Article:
Debris in Lee County creek gets, Army Corps of Engineers attention -, South Georgia News, Weather, Sports

Debris in Lee County creek gets, Army Corps of Engineers attention

By Jennifer Emert - bio | email

ALBANY, GA (WALB) –  Several hundred broken bricks and demolition material pushed into the Kinchafoonee Creek in Lee County caught the attention of federal officials.

They want it cleaned up. Lee County issued a Notice of Violation to the new land owner in August, giving him ten days to clean up the debris. He missed the deadline, but the landowner met Tuesday with the EPD and Army Corps of Engineers in an effort to comply.

The Kinchafoonee Creek in Lee County has a lot of beautiful, undiscovered secrets, but it's a fairly well known landmark on Bunny Pritchett's former property, off Creekside Drive that now has the attention of federal officials.

"We work real hard not only to maintain but improve the appearance of our creeks here in Lee County," said Jim Wright, Lee County Code Enforcement Officer.

This is how what's commonly referred to as Dracula's Castle looked this spring, take a look at it now bricks, broken cement, metallic pipes in the water, causing a half dozen complaints to be made to Lee County Code Enforcement.

"The dumping of material into that creek is just not acceptable," said Wright.

We caught up with the new owner Bob Newsome, on the property. He admits, they knocked the staircase down, because erosion made it a liability.

"Obviously we were never going to leave it like that, but we didn't know what to do exactly because once we take the brick up, we've got to put something back down to stop erosion," said Robert Newsome, the developer.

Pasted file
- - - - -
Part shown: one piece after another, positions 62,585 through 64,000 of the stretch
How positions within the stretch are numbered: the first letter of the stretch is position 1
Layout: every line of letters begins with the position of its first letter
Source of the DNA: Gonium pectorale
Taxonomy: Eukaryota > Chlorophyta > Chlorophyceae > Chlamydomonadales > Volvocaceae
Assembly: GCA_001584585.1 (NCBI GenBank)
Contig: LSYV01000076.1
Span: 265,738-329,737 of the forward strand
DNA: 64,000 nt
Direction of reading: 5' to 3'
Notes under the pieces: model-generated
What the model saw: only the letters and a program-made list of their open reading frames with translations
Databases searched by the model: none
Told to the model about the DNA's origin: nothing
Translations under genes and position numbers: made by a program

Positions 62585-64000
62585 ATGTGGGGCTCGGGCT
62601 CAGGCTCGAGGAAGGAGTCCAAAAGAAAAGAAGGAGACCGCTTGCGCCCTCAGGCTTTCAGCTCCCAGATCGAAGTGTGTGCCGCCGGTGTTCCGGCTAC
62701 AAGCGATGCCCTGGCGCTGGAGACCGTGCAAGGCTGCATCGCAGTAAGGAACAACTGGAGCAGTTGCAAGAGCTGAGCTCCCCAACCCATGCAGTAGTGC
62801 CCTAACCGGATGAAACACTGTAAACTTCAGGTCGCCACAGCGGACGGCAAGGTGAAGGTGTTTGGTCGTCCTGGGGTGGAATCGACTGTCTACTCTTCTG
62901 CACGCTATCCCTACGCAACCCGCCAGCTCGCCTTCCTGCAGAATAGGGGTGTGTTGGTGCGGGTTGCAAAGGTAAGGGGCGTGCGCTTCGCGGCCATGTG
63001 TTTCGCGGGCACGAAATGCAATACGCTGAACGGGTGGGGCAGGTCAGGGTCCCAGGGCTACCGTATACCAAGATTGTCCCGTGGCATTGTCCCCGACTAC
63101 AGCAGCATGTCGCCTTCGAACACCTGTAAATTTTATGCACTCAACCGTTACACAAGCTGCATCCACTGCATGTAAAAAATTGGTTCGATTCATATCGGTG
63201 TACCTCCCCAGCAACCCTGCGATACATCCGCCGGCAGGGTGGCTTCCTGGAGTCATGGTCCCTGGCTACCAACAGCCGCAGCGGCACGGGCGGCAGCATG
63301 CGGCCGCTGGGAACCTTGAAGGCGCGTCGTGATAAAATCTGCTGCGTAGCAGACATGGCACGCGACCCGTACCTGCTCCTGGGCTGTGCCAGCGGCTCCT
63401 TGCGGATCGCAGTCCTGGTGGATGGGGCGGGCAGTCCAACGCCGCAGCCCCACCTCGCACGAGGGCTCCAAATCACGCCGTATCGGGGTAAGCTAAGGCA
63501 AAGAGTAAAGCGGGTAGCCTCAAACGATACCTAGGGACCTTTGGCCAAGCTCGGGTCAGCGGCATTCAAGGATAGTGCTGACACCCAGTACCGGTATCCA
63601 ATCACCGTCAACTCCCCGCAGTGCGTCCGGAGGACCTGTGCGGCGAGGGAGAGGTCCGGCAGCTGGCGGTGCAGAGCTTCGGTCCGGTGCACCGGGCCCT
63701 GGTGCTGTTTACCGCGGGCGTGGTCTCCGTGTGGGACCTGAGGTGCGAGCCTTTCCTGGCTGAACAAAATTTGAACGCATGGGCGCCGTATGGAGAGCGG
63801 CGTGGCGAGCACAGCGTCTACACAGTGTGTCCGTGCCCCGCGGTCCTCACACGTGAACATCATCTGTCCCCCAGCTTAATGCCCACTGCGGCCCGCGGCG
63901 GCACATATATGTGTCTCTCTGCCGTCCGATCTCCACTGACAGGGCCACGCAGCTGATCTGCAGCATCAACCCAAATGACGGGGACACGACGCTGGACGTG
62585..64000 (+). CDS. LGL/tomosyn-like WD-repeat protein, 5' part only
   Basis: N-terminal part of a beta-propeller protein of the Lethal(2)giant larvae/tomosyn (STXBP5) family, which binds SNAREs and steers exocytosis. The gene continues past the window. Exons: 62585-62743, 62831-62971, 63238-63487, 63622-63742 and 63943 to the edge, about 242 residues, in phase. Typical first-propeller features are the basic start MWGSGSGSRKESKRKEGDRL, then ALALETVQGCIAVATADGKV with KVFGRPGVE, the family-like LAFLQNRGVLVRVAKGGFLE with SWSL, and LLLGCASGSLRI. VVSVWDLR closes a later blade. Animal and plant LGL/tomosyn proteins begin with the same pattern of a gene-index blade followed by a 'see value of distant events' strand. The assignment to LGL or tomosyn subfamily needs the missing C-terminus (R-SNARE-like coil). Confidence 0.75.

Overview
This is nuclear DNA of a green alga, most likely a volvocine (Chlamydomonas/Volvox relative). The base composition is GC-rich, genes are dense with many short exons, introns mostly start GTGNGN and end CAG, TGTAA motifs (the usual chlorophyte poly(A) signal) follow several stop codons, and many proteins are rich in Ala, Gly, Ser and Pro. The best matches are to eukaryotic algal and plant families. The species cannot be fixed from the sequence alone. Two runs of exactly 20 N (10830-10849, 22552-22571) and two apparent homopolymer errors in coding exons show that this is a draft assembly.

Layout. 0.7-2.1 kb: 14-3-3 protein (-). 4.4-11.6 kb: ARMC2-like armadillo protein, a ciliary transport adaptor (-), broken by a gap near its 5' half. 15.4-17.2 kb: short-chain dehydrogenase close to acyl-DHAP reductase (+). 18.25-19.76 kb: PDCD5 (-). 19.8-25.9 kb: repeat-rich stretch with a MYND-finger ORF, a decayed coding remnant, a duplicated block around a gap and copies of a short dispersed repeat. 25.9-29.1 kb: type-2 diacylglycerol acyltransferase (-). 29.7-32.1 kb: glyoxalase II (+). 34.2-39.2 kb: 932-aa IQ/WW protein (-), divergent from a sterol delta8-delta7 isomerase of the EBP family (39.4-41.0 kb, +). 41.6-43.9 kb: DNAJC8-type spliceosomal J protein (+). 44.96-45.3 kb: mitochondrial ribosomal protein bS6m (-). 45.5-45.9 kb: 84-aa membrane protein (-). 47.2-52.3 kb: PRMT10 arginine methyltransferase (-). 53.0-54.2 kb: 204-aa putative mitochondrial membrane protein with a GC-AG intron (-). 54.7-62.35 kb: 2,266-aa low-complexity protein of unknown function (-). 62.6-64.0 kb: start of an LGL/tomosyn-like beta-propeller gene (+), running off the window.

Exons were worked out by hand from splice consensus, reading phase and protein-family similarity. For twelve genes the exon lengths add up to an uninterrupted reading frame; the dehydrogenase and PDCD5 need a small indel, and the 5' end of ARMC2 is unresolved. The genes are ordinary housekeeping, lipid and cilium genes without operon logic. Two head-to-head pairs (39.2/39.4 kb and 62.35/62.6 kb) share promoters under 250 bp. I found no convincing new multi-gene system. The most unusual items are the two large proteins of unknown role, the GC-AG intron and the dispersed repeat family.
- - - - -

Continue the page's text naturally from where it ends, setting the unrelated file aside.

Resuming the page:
He claims only a few bricks fell in the creek from the demolition, pictures from the opposing bank tell the tale. Code enforcement says whether it's on the bank or in the creek, it's wrong.

"I'm not dumping anything I'm trying to save some body's life, do you think I would tear up this place and leave it like this? questioned Newsome.

Newsome's still developing the land, now he's awaiting word from the Army Corps of Engineers.

"We know what we got to do and it will, the brick, will be out and back where they need to be but we didn't want to disturb anything without them telling us what we need to do," said Newsome.

Code enforcement says as long as Newsome complies he won't be taken to court. No time table has been laid out on when that clean up will begin.

The developer told me he hopes to sell property on either side of the staircase and replace the staircase so property owners can have access to the creek.

Lee County's Code Enforcement says not only could the developer face local fines, but there could be separate state penalties if the debris isn't cleared from the creek.

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